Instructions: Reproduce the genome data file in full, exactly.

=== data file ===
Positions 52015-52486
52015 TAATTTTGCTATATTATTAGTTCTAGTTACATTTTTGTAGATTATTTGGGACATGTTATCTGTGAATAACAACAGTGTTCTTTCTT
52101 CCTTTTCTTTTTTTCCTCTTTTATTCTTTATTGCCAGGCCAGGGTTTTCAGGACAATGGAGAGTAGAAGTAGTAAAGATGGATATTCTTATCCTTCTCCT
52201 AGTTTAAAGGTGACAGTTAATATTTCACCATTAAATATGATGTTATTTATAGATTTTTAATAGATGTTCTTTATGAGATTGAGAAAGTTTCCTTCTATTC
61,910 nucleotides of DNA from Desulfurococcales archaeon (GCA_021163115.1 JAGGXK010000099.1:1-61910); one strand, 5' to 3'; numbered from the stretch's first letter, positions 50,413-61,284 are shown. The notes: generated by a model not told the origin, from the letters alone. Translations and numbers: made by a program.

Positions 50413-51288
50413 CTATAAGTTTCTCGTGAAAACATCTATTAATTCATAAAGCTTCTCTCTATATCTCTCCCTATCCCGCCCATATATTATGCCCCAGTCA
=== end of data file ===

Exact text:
Positions 52015-52486
52015 TAATTTTGCTATATTATTAGTTCTAGTTACATTTTTGTAGATTATTTGGGACATGTTATCTGTGAATAACAACAGTGTTCTTTCTT
52101 CCTTTTCTTTTTTTCCTCTTTTATTCTTTATTGCCAGGCCAGGGTTTTCAGGACAATGGAGAGTAGAAGTAGTAAAGATGGATATTCTTATCCTTCTCCT
52201 AGTTTAAAGGTGACAGTTAATATTTCACCATTAAATATGATGTTATTTATAGATTTTTAATAGATGTTCTTTATGAGATTGAGAAAGTTTCCTTCTATTC
61,910 nucleotides of DNA from Desulfurococcales archaeon (GCA_021163115.1 JAGGXK010000099.1:1-61910); one strand, 5' to 3'; numbered from the stretch's first letter, positions 50,413-61,284 are shown. The notes: generated by a model not told the origin, from the letters alone. Translations and numbers: made by a program.

Positions 50413-51288
50413 CTATAAGTTTCTCGTGAAAACATCTATTAATTCATAAAGCTTCTCTCTATATCTCTCCCTATCCCGCCCATATATTATGCCCCAGTCA